Preferring the shadows to the spotlight, Dean White let Liberace do the talking.
"Years ago, Liberace was being interviewed by Johnny Carson on The Tonight Show and he asked Liberace where he made the most money -- that it must have been in New York," recalled Bill Wellman, Whiteco Industries senior vice president.
"Liberace said 'no,' it's in Merrillville, Indiana. I go there twice a year for 12 days and do 14 shows and make more money there than any place in the country.'
"Dean put Merrillville on the map. The Chicago media thought he was out of his mind. But he put it out here and it worked. It was like a spoke. For a 25-mile radius, there was an economic impact from the theater.
"It acted as a center because 95 percent of the people would go someplace else to eat. Restaurants from Phil Smidt's in Hammond to Teibel's in Schererville to Strong Bow in Valparaiso were packing them in."
Filling the parking lot with 60 buses from around the Midwest, the flamboyant piano player known for his extravagant costumes and candelabra still holds the record at the venue, known as the Star Plaza Theatre.
White, 84, of Crown Point, who has been publicity shy during the span of his brilliant global career, is credited for the massive growth of the Interstate 65-U.S. 30 corridor, which was spurred by the Twin Towers office buildings and the theater.
Back in the 1970s when White built his first hotel, a Holiday Inn, the interchange was nothing but cornfields. Today, the area is a retail mecca.
White, a Nebraska native, has several things in common with America's most beloved self-made billionaire and investor, Warren Buffet. Both were born in he Cornhusker State and both are on Forbes Magazine's lists of wealthiest citizens.
But it is not money that motivates White. He loves challenges and accomplishments, especially in Northwest Indiana.
It was White's father who launched a billboard sign company in 1935 in south Lake County's Shelby. Dean took over the business in 1946, making it a leader in the U.S. A half-century later, he sold it to Chancellor Media Corp.
But being a shrewd businessman, after observing a five-year noncompete clause in the Chancellor agreement, White founded View billboards and started his billboard empire anew.
As he puts it, "It's a business I know very well."
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He recently sold a string of hotels across the nation.
Today, his holdings include Whiteco Qingyu, a billboard company in China, which owns 550 billboards. Some says he is the "billboard king of China."
]Among other holdings are WPM Construction, which builds hotels, Whiteco Residential LLC, a residential developer and Profile Systems, which is a technology operation that monitors billboard and facility lighting via satellite.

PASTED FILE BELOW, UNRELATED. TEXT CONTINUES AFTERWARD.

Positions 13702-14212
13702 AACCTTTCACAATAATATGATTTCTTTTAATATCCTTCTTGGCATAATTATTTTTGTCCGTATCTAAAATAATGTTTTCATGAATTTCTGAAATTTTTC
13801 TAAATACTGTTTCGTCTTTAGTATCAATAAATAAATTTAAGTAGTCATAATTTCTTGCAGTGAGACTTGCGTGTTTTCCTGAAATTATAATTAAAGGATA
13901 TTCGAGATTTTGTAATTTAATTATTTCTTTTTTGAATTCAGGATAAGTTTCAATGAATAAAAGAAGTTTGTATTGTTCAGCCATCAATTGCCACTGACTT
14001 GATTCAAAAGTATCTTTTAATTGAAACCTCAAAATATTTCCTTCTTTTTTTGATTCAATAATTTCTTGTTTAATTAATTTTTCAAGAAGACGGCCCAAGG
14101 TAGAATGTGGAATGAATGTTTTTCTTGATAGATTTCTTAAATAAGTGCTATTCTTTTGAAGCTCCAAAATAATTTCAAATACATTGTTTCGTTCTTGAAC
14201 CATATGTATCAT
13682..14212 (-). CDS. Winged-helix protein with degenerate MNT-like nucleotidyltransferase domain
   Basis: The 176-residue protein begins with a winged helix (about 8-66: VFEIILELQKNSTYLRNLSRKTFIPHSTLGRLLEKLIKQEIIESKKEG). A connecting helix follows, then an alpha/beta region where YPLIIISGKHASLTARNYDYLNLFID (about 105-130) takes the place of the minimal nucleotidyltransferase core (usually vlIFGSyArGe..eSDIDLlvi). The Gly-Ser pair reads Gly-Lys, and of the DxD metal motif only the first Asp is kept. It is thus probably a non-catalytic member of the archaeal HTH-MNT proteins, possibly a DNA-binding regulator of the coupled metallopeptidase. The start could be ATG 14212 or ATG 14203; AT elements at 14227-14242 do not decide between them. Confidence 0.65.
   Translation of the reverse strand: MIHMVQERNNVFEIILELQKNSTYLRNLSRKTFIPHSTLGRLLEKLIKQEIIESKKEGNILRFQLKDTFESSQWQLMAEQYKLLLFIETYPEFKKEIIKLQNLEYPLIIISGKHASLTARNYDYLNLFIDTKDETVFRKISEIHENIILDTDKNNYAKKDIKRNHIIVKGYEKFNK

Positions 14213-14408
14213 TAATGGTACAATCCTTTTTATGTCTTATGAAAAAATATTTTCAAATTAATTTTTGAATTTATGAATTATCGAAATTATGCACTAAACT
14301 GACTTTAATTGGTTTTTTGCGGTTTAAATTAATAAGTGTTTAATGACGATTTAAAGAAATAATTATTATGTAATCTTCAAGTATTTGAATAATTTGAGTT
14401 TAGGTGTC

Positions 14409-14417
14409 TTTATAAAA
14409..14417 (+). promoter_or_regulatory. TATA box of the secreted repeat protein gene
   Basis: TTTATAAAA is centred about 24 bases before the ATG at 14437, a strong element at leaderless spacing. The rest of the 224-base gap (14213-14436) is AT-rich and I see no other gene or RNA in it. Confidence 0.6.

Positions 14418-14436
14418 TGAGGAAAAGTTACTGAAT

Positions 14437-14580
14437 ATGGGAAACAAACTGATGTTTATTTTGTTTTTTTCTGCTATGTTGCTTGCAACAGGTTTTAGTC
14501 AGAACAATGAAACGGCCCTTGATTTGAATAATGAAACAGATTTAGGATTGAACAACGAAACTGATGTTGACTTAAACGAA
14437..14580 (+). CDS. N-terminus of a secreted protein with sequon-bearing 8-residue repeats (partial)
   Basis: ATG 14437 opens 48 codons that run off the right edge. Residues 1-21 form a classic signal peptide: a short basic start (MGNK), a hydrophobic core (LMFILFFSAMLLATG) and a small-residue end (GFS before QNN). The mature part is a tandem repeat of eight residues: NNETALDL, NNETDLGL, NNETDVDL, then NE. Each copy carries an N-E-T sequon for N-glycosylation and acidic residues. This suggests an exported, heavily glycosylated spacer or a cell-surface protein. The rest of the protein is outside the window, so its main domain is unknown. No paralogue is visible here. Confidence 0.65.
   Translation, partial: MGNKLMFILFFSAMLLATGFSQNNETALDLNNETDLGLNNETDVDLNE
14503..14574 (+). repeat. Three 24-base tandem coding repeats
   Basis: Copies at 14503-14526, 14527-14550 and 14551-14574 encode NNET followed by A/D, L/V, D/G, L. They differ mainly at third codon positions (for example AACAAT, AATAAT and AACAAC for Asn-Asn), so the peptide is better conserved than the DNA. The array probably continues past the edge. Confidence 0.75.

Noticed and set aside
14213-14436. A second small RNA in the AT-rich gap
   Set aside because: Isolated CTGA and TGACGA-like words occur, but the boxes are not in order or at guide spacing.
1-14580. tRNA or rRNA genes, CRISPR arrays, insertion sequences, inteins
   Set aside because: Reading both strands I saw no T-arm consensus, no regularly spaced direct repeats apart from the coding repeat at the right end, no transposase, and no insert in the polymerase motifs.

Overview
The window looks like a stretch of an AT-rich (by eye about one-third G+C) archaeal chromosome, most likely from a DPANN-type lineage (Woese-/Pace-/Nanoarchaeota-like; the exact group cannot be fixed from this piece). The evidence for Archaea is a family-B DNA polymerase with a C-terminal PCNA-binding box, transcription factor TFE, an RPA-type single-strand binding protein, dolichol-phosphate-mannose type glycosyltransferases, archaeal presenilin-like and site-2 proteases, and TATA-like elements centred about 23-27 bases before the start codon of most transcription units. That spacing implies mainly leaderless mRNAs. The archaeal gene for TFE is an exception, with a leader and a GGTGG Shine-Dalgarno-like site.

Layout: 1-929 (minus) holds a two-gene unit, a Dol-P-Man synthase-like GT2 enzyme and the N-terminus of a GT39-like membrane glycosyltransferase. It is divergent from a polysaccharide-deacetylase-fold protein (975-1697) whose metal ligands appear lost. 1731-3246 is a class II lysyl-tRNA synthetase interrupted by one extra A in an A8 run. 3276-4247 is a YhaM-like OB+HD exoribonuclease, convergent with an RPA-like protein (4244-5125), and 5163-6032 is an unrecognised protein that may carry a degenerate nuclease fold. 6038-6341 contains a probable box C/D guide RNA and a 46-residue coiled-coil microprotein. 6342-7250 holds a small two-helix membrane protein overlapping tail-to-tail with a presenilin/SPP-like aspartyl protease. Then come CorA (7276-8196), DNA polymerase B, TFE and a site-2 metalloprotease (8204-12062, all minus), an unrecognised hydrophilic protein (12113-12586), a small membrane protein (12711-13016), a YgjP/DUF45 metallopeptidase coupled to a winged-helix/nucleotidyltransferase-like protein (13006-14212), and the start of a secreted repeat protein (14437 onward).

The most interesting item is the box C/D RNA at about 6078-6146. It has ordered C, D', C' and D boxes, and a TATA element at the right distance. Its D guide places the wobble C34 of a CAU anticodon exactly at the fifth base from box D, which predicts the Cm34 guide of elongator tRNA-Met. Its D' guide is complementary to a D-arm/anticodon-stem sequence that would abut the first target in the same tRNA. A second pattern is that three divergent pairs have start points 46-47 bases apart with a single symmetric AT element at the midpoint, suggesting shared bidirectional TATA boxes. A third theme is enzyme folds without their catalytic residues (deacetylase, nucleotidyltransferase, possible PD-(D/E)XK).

White still owns the Radisson Hotel and Star Plaza in Merrillville and is building hotels in Las Vegas and Denver. In Indianapolis, a new 1,000-room Marriott convention center hotel is in the works.
Former Hammond mayor Thomas McDermott Sr. said White is exceedingly generous.
"Whenever someone has a fundraiser, he's always been No. 1 on the charity hit list," McDermott said. "I know because I'm the one that usually asks."
Indeed, the Dean and Barbara White Foundation supports a wide variety of local causes, such as Boys & Girls Clubs, universities and hospitals, as well as the Indiana State Museum and the Indiana Grantmakers Alliance.
"He is a visionary who sees things most other people don't and has the courage and willingness to back it up with his own investment dollars," McDermott added.
White is described as a humble, good-natured, approachable workaholic who still finds work fun. McDermott said his friend refuses to be lured from his homegrown roots and is not done leaving his footprints on Northwest Indiana.
Cedar Lake has been the latest beneficiary of his caring. He recently built condominiums along the lake -- sold out before completion -- and has plans in place for a subdivision and restaurant. Some cautioned projects there might not be financially sound, but White is proving them wrong as he helps revive the lakeside community he knew so well as a young man.
"He still goes into the office every day, telling his staff what he's going to do next. He's just a regular guy who sits in the same seat at the restaurant every morning reading the paper with his cup of coffee.
"You know how he'll be remembered? As a real nice guy that did well -- and never forgot where he came from," McDermott said.